In some sense, Adam and Eve’s rebellion demonstrates that A. They want to be their own God. 2. Worse, they don’t really need God. 3. Their pride trumps their obedience. When put like that, I am afraid that the story could have been entitled, “The Fall of Tim Ghali” and not much today would be different.

So as I sojourn through this fallen world following the risen Savior, I observe the frustrating complexity, the suffering and the beauty of it all. It’s only in this framework can you have something like The Jersey Shore be as popular as it is, yawn in the middle of Handel’s Messiah and be moved when your child with a face smeared by mac and cheese kisses you and tells you that he loves you. It’s a crazy, flawed and beautiful world.

Reflections on Eden – I’m Sure It was Beautiful but Was It Boring Too?

Over the weekend, I read the first few chapters of Genesis and like most people, I’m quite captivated by the idea of the perfect life of Eden. To be honest, it’s not the frolicking in nudity with my soulmate. Though there is something cool about having a giraffe and a pack of coyotes as pets that all got along, it’s not that either. At this point, insightful Christian leaders will assume that I am captivated by the idea of taking walks with God in the cool of the night. To talk to my Creator is an idea I have thought about many times and await the day when this becomes my reality.

But something else caught my mind’s eye and that was imagining the idea of living in a world that made sense. I’ve thought of the idea of Eden being sin-free and pain-free before but what does a reality of wholeness actually mean? Beyond the coyote laying down with the giraffe, I have trouble imagining a world where that is not odd. A world without selfishness, scheming, and swindling but rather a world of selflessness, submissiveness, and serving. Even if you do not take the early chapters of Genesis literally, the idea of Eden is compelling.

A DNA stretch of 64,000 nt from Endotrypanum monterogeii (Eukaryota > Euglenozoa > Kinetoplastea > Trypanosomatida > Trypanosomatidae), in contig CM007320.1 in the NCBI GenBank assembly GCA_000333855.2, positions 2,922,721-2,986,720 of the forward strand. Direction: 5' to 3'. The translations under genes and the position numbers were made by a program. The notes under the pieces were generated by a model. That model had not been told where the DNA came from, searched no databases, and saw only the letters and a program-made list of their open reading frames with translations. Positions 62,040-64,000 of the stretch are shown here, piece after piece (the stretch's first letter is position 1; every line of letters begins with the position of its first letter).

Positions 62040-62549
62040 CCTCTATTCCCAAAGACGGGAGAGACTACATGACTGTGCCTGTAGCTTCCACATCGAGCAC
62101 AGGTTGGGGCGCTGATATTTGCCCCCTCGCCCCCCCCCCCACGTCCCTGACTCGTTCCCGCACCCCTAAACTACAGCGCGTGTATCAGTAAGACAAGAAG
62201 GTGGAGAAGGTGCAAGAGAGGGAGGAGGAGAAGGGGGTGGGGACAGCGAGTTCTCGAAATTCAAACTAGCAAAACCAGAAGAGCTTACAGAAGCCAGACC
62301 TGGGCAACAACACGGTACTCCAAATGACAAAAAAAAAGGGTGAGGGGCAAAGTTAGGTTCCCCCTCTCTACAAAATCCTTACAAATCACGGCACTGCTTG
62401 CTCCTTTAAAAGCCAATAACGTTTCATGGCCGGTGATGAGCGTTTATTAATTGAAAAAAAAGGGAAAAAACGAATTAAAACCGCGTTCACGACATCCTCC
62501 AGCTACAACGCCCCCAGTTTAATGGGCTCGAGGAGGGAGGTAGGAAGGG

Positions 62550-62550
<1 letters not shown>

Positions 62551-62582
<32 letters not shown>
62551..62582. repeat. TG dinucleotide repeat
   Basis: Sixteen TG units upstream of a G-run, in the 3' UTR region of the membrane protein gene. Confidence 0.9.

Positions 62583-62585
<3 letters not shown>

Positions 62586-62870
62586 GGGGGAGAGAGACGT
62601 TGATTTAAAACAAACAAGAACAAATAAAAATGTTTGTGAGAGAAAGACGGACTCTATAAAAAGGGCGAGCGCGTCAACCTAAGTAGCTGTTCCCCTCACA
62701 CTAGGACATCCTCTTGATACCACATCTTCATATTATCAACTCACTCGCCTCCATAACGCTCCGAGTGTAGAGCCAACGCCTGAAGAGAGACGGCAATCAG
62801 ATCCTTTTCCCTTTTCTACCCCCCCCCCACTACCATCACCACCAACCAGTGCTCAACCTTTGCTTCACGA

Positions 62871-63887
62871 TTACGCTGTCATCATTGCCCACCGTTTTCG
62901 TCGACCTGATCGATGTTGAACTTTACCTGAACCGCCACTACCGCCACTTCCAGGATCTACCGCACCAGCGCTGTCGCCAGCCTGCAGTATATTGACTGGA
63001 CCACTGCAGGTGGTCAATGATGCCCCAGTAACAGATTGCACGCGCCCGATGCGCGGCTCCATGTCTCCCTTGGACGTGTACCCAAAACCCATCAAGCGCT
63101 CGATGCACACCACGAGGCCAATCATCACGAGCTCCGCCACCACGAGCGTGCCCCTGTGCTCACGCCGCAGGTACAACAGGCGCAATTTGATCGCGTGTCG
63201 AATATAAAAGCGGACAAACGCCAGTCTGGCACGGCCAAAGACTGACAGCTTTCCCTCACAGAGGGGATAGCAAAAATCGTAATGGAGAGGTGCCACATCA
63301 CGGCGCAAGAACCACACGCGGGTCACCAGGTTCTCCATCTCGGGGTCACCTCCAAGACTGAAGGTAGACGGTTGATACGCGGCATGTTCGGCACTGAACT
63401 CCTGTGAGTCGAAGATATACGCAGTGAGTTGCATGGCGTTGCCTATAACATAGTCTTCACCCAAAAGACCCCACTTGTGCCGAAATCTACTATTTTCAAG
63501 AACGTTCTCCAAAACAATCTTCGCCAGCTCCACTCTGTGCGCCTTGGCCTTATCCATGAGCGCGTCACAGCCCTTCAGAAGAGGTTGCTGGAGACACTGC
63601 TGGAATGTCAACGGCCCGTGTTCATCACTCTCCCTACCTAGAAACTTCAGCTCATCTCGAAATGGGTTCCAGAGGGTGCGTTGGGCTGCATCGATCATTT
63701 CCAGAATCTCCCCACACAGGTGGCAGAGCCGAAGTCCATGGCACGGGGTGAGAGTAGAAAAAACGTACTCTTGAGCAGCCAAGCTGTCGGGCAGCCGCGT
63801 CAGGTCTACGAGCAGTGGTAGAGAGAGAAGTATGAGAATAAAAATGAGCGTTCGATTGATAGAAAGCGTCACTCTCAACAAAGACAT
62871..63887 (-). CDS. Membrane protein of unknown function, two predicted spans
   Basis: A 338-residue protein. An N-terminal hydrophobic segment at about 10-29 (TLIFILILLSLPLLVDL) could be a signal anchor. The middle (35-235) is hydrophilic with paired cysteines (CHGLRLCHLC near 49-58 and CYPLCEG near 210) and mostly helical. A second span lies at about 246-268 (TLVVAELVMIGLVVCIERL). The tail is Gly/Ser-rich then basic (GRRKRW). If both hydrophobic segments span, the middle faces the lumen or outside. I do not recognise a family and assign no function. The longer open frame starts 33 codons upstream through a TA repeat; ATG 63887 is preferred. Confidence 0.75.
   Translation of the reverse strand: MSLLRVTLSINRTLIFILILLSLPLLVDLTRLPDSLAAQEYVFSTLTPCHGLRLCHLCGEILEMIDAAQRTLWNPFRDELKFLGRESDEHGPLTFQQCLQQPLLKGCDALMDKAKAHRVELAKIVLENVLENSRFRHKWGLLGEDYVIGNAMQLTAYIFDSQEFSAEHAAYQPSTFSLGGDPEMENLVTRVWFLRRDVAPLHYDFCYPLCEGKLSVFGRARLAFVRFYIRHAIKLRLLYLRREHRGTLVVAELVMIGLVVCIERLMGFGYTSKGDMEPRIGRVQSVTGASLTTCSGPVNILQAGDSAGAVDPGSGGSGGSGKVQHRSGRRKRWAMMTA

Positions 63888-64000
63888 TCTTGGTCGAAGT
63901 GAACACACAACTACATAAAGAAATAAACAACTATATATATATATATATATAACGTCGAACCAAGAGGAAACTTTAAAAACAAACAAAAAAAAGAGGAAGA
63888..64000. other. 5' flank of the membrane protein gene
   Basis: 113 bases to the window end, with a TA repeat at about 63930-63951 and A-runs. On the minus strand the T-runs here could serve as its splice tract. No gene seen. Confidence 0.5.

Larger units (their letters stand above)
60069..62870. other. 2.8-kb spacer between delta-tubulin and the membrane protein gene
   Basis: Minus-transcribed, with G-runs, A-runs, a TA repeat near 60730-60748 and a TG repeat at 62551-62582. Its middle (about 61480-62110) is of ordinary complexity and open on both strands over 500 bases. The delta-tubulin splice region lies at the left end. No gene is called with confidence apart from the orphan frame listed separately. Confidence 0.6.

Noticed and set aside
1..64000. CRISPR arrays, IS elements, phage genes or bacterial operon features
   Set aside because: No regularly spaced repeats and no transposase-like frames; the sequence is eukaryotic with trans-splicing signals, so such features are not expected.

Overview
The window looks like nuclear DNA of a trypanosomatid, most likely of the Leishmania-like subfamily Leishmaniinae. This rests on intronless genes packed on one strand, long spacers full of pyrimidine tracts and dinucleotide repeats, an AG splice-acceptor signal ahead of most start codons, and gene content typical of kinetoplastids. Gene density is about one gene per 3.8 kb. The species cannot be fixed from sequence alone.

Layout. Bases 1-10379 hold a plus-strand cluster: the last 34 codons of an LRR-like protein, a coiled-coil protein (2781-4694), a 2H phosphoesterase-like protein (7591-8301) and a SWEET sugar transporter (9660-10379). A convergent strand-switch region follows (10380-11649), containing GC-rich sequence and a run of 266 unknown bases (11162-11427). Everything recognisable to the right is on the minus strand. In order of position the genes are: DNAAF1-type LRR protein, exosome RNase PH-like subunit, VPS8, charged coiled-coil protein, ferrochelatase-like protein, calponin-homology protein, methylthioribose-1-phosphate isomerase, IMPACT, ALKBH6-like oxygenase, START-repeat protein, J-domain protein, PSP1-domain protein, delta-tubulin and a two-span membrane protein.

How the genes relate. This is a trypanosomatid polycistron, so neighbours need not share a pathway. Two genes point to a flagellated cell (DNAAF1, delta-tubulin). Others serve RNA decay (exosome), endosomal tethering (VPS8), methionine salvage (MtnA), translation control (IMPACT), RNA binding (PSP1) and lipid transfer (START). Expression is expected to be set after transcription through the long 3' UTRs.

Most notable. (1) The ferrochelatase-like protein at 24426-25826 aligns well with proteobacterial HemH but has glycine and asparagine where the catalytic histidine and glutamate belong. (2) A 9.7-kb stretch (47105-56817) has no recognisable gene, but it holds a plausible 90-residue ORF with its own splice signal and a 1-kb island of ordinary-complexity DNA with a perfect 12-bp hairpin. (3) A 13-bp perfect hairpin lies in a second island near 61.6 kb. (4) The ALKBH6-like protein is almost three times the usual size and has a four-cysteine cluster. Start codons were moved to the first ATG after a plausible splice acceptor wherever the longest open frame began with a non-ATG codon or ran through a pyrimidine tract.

We would be quick to point out that heaven is what Eden was like. Or at least that’s what some of us think. Maybe God will surprise us. But I have worried about heaven too. I said this at Second Mile service a few months ago that I used to worry that heaven would be boring. And in reading about Eden, can I confess to you that there was a part of me that thought that this sort of existence might be boring? Can I admit that my mind raced that perhaps it was this boredom that led Adam and Eve to consider the words of the serpent? Is peace and perfection boring? As you may recall, Agent Smith told Morpheus in the first Matrix that the Machines had been built a world that was perfect but the humans rejected it because they needed some type of struggle to feel human.

I can somewhat imagine a world where peace is possible. For the most part, my local life is lived in peace. Fortunately, I serve in a church where I have access to things like struggle and conflict. My life may be free of physical violence but it is certainly not free from disunity and selfishness. A lot of the peace that I observe is a forced peace. Meaning you must be peaceful or suffer the consequences. This is one of the many benefits of civilization and societal living.

However, what does a world look like where there is complete peace? Here’s my best answer. I assumed such a place had to be boring because of my fallen, sinful, narrow-minded nature. It’s not completely my fault, this is the only world I have had access to. But to use the real Biblical metaphor of the lion laying down with the lamb – it’s not a forced peace like I assume it is. But rather it’s a peace where the lion would not think of harming the lamb. To them, it would be unimaginable – it’s the only reality that they know.

Eden was a place where evil was unimaginable. Granted, that story of Adam and Eve tells us of their fall into temptation. Though they knew immediately that they had fallen, they did not expect the consequences and the curses. Prior to the fall (and the idea of the Return to Eden), I imagine it was a selfless place where the interests of others naturally came first. I have never experienced complete joy but I like to wonder what that looks like in a world where there is no pain but complete restoration of creation, our bodies, our relationships and the divine intention that God had created us with. Honestly, when I look at it like that, it doesn’t sound boring at all.